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Business Tax Tip: Manage Your Fixed Assets to Save on Taxes

Working on growing your business is important. However, working to improve your business is also important. One aspect that many businesses (whether established, startup, big or small) allocate little resources is the accounting and finance function.

Not understanding the financial or accounting data, your company has may cost you money.

Many start-ups and small businesses neglect their fixed asset tracking.

Here are 3 traps that can cost your business money:

1.      Having phantom assets on your books. Many companies keep fully depreciated assets (such as old computers) on their books even if they may have been disposed of years ago. Assets that are disposed of should be written off the books as property tax is assessed based on a fraction of the initial purchase price of assets on your books. California county assessors never use a zero value for old equipment.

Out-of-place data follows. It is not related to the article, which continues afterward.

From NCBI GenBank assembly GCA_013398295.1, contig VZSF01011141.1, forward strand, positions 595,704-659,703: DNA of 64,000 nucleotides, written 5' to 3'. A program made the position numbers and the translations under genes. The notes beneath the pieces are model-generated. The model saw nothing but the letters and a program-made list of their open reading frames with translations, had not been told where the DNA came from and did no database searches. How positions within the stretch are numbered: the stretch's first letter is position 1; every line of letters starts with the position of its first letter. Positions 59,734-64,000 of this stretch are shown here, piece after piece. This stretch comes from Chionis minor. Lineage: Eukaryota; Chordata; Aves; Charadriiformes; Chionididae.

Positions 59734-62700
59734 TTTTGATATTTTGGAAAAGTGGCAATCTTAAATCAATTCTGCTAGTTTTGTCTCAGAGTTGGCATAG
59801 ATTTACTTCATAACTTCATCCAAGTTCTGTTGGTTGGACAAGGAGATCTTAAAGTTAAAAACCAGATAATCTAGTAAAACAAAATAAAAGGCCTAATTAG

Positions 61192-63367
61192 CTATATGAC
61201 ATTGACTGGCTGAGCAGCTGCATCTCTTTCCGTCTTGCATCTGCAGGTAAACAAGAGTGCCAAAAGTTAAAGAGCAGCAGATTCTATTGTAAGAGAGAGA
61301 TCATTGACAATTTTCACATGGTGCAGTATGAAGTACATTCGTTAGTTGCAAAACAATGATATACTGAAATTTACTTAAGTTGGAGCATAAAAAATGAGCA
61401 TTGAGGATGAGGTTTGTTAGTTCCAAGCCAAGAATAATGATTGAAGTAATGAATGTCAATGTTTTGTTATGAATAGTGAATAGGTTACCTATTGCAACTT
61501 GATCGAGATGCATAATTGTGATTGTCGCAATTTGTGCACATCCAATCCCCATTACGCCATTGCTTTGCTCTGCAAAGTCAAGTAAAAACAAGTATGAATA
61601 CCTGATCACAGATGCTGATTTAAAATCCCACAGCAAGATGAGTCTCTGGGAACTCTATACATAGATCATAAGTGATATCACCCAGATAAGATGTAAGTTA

2.      Lumping multiple assets into 1 line item. (For example, lumping 10 computers into 1 entry). By having separate assets, it’s easier to track for insurance purposes as well as tax purposes. For tax purposes, there is no California bonus depreciation and the Section 179 expense election is limited to $25,000 so a separate identification of assts can help maximize your Section 179 deduction.

 

3.      Recording fixed asset purchases incorrectly. Many companies who buy assets on installments record each installment payment as a new asset. When an asset is acquired the whole asset should be recorded on the balance sheet and any remaining balance should be recorded as a liability. When the asset is placed in service, it’s full value is depreciable (not just the portion that was paid). By recording the asset correctly, depreciation can be fully utilized in the year of purchase.

 

Have more questions on how your accounting impacts your taxes, contact Richard Pon, CPA for a consultation.

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Richard Pon CPA, CFP